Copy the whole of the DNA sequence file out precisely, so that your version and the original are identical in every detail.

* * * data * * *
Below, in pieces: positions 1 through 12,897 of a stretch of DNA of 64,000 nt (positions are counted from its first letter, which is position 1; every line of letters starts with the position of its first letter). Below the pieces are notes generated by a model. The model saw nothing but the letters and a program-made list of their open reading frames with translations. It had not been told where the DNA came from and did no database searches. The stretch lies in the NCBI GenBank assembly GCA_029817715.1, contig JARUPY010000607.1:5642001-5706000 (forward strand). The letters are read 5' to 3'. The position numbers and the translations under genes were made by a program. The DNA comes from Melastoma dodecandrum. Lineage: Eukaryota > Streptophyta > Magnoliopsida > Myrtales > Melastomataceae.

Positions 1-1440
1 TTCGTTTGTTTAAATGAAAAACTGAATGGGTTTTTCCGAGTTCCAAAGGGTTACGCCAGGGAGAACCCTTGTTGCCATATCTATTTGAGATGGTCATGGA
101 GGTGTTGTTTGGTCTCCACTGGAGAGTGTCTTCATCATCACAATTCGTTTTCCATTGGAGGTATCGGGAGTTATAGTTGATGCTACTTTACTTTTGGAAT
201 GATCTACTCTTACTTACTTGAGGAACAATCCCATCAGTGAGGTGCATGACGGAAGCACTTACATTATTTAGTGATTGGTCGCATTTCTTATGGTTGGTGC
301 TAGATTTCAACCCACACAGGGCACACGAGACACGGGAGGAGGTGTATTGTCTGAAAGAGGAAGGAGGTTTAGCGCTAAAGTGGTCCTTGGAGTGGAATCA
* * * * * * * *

Below, in pieces: positions 1 through 12,897 of a stretch of DNA of 64,000 nt (positions are counted from its first letter, which is position 1; every line of letters starts with the position of its first letter). Below the pieces are notes generated by a model. The model saw nothing but the letters and a program-made list of their open reading frames with translations. It had not been told where the DNA came from and did no database searches. The stretch lies in the NCBI GenBank assembly GCA_029817715.1, contig JARUPY010000607.1:5642001-5706000 (forward strand). The letters are read 5' to 3'. The position numbers and the translations under genes were made by a program. The DNA comes from Melastoma dodecandrum. Lineage: Eukaryota > Streptophyta > Magnoliopsida > Myrtales > Melastomataceae.

Positions 1-1440
1 TTCGTTTGTTTAAATGAAAAACTGAATGGGTTTTTCCGAGTTCCAAAGGGTTACGCCAGGGAGAACCCTTGTTGCCATATCTATTTGAGATGGTCATGGA
101 GGTGTTGTTTGGTCTCCACTGGAGAGTGTCTTCATCATCACAATTCGTTTTCCATTGGAGGTATCGGGAGTTATAGTTGATGCTACTTTACTTTTGGAAT
201 GATCTACTCTTACTTACTTGAGGAACAATCCCATCAGTGAGGTGCATGACGGAAGCACTTACATTATTTAGTGATTGGTCGCATTTCTTATGGTTGGTGC
301 TAGATTTCAACCCACACAGGGCACACGAGACACGGGAGGAGGTGTATTGTCTGAAAGAGGAAGGAGGTTTAGCGCTAAAGTGGTCCTTGGAGTGGAATCA